The Aylesbury Estate in Southwark – which has 2,700 homes for around 10,000 people in 40 hideous concrete tower blocks – is one of the largest estates in Europe. Southwark Council has begun a scheme to demolish it to regenerate the area. Crime is rife and politicians and film makers would use the estate to epitomise the failures of the 1960s Council estates. Harry Brown, Michael Caine's film released last year, was set there.
Despite its scale the current estate is relatively low density. Often these big estates are surprisingly low density. John Moss has written about the disctiction between high density and high rise.
This redevelopment will mean 4,200 new homes. The existing Council tenants will have better homes. The whole thing would be paid for by selling the extra homes. So instead of residents being ghettoised they will have the chance to live in thriving mixed community. I'm afraid the new housing would still not the sort of thing the Prince of Wales would approve of but the plans certainly look a lot less ugly than what is there at present.
This year Labour gained control of Southwark Council from a Lib Dem/Conservative coalition. But the new administration is still supporting the redevelopment.
Cllr Fiona Colley, Cabinet Member for Regeneration, says:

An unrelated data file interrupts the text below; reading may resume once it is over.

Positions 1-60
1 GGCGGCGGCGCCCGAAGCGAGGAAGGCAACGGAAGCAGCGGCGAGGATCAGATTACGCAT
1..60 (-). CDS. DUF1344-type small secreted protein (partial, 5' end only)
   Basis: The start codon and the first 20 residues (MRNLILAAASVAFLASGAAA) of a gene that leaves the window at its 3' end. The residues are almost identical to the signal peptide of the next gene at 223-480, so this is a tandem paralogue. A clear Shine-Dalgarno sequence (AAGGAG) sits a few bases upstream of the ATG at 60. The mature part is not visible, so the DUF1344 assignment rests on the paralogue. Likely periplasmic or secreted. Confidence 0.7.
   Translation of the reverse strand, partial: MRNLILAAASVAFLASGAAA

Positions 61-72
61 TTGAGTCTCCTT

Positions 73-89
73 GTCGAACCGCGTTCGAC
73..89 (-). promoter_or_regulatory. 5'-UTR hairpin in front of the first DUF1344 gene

"This is a really important moment in the history of this area, but even more importantly, it's a momentous time for the people who live here.
"The new homes appearing on this site will be better for those who move in, and what looks like a building site today will become a brand new landscape for this part of London. This development marks a milestone for social housing of national significance, both in its physical size and in the extent of the change."
Good for her. But I wonder what my local Labour MP, Andrew Slaughter, makes of it all. He was elected after a thoroughly dishonest campaign about our similar (although rather more modest and tentative) plans for estate revelopment in Hammersmith and Fulham. His scare mongering declared that tenants would "lose their homes" and be moved to Barking.